(Bloomberg) -- Welcome to Thursday, Asia. Here’s the latest news and analysis from Bloomberg Economics to help you start the day:

  • An unexpected jump in U.S. wages has given financial markets a new reason to worry that higher inflation may be here to stay
  • Central bankers are at their most dangerous moment in decades, with the risk of a “bad mistake” if they don’t act to quell accelerating inflation, BOE chief economist Andy Haldane says
  • A surge in China’s May factory-gate prices, and an undershoot in consumer prices relative to expectations, show pass-through remains limited, Bloomberg Economics says in this wrap of its research
  • G-7 leaders will vow to deliver at least 1 billion extra doses of vaccines over the next year to help cover 80% of the world’s adults
  • The Bank of Japan is seen standing pat next week, while tinkering on the margins of its toolkit by extending aid for pandemic-hit firms. Meantime, the government in Tokyo has reintroduced a reference to reaching a balanced budget by the year ending March 2026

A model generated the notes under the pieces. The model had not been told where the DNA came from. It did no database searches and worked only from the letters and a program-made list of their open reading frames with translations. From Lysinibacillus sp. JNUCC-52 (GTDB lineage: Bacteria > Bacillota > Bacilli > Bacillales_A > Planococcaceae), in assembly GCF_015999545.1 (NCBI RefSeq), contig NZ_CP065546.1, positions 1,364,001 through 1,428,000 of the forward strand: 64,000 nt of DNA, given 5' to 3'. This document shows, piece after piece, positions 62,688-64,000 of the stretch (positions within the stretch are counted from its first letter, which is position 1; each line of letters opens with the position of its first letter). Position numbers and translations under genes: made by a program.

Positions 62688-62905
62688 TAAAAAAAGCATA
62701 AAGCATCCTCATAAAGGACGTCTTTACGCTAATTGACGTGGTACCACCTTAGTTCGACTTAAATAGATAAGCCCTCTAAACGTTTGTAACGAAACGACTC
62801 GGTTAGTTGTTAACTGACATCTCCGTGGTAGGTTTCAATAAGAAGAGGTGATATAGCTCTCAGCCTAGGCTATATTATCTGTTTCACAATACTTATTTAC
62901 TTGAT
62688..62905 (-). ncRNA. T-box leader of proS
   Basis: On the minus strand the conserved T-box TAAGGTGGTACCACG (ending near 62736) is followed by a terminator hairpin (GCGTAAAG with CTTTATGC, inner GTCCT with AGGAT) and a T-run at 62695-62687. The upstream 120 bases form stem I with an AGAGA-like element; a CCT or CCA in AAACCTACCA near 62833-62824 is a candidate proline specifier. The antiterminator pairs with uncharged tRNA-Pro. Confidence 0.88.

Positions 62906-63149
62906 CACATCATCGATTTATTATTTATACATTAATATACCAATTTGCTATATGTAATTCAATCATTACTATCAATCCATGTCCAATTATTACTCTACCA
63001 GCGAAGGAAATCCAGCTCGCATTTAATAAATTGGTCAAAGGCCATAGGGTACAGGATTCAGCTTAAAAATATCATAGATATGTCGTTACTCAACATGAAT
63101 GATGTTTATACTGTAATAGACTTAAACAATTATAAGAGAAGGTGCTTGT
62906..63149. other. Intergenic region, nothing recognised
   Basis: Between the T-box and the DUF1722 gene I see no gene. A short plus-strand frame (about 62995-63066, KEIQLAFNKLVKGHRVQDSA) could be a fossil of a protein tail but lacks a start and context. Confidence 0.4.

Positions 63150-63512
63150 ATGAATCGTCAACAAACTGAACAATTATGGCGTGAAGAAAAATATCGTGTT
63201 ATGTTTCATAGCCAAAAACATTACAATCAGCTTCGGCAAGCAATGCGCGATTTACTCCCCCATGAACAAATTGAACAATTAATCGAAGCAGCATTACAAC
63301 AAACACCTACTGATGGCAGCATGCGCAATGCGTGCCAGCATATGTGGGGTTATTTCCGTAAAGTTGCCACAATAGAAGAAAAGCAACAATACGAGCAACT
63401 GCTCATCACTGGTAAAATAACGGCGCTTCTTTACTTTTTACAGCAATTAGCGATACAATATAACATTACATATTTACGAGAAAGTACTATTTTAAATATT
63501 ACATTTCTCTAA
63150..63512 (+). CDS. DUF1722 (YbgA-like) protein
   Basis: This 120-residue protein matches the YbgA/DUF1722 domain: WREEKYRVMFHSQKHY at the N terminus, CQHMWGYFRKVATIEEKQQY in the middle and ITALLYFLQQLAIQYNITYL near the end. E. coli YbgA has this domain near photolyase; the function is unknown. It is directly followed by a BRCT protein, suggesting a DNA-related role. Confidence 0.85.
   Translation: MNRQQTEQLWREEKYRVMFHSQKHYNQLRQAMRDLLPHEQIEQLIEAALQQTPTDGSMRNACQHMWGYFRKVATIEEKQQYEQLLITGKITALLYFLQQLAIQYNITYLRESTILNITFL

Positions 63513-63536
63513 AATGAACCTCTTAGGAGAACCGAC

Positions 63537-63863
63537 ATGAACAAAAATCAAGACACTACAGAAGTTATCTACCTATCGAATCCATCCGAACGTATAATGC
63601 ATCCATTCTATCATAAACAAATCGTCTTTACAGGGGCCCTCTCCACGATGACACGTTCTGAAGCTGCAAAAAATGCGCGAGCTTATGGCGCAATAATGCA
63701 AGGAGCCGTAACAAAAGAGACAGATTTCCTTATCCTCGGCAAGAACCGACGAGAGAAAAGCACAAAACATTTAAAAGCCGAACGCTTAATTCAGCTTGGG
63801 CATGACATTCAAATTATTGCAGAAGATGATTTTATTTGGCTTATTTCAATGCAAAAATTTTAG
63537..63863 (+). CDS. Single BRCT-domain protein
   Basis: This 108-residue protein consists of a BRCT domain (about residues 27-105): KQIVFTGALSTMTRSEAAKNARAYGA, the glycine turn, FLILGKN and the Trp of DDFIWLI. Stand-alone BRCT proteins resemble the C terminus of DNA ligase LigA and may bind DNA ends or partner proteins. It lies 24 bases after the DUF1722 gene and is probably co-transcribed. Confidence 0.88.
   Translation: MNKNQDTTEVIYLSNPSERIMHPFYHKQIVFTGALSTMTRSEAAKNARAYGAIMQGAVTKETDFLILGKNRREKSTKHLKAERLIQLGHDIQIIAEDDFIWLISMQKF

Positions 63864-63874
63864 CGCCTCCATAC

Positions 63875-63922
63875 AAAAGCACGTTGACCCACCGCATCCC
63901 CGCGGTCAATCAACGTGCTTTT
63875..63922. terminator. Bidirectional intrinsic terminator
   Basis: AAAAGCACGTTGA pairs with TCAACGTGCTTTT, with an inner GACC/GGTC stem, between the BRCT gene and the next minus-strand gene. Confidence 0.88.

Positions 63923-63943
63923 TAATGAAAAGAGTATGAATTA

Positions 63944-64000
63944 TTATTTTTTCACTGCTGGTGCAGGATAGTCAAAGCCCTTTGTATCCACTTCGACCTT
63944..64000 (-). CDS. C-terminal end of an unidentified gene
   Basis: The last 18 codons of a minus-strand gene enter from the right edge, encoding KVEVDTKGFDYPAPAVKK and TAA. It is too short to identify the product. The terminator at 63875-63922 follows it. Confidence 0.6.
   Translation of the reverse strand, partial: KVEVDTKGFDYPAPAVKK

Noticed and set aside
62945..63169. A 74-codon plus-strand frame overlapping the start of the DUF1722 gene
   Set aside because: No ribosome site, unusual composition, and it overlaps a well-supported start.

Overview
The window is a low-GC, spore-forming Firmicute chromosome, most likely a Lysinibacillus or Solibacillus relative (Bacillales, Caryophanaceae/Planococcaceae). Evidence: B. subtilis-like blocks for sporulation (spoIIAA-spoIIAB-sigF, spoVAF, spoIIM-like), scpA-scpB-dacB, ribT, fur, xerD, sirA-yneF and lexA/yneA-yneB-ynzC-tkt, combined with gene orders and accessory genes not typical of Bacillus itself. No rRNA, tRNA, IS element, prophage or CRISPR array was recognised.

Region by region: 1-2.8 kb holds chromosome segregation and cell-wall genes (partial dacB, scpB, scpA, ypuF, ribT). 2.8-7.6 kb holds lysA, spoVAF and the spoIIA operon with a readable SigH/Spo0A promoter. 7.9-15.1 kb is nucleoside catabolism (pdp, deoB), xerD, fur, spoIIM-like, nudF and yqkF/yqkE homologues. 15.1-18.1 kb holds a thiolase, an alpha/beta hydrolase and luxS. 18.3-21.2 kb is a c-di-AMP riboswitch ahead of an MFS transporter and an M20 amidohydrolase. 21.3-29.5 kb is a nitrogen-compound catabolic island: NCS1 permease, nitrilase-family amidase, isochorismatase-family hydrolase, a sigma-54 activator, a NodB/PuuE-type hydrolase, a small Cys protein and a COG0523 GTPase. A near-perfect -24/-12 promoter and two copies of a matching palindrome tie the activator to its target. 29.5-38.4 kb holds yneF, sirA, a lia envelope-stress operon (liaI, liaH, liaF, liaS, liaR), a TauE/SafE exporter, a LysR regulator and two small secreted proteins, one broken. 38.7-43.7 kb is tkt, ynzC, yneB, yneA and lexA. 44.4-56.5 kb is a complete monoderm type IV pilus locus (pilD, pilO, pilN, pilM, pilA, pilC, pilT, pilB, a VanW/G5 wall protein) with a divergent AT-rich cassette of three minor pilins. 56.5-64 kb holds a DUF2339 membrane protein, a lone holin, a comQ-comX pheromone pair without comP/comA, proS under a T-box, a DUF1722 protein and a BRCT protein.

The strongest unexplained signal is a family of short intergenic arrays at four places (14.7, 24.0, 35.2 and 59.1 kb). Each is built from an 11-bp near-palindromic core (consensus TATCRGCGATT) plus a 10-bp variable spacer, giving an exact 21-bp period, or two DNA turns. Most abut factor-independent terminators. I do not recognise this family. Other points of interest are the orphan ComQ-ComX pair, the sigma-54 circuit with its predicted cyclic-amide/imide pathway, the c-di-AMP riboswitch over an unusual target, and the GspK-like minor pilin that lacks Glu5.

• Rich nations are bracing for China to seek exemptions from a global minimum corporate tax, in a potential stumbling block to a deal
  • The Bank of Canada maintained its key interest rate and pace of bond purchases in a placeholder decision that keeps expectations intact for another reduction in emergency stimulus next month
  • Chile’s Communist contender for president is proposing a radical overhaul, with higher taxes, a revamp of the pension system, more state involvement in the economy and regional cooperation to discourage companies from crossing borders for lower tax rates
  • Tomato sauce on your spaghetti may be harder to come by amid a global shortage of steel sheets to make cans for food production
  • Covid-19 is shattering Europe’s claims to have some of the world’s most livable cities, according to a new ranking
  • Japan’s difficult choice between the economy and the pandemic is the headline topic in this week’s Podcast
  • Sudan wants to lure private investment into its gold industry to help revive an economy shattered by years of conflict and dictatorship

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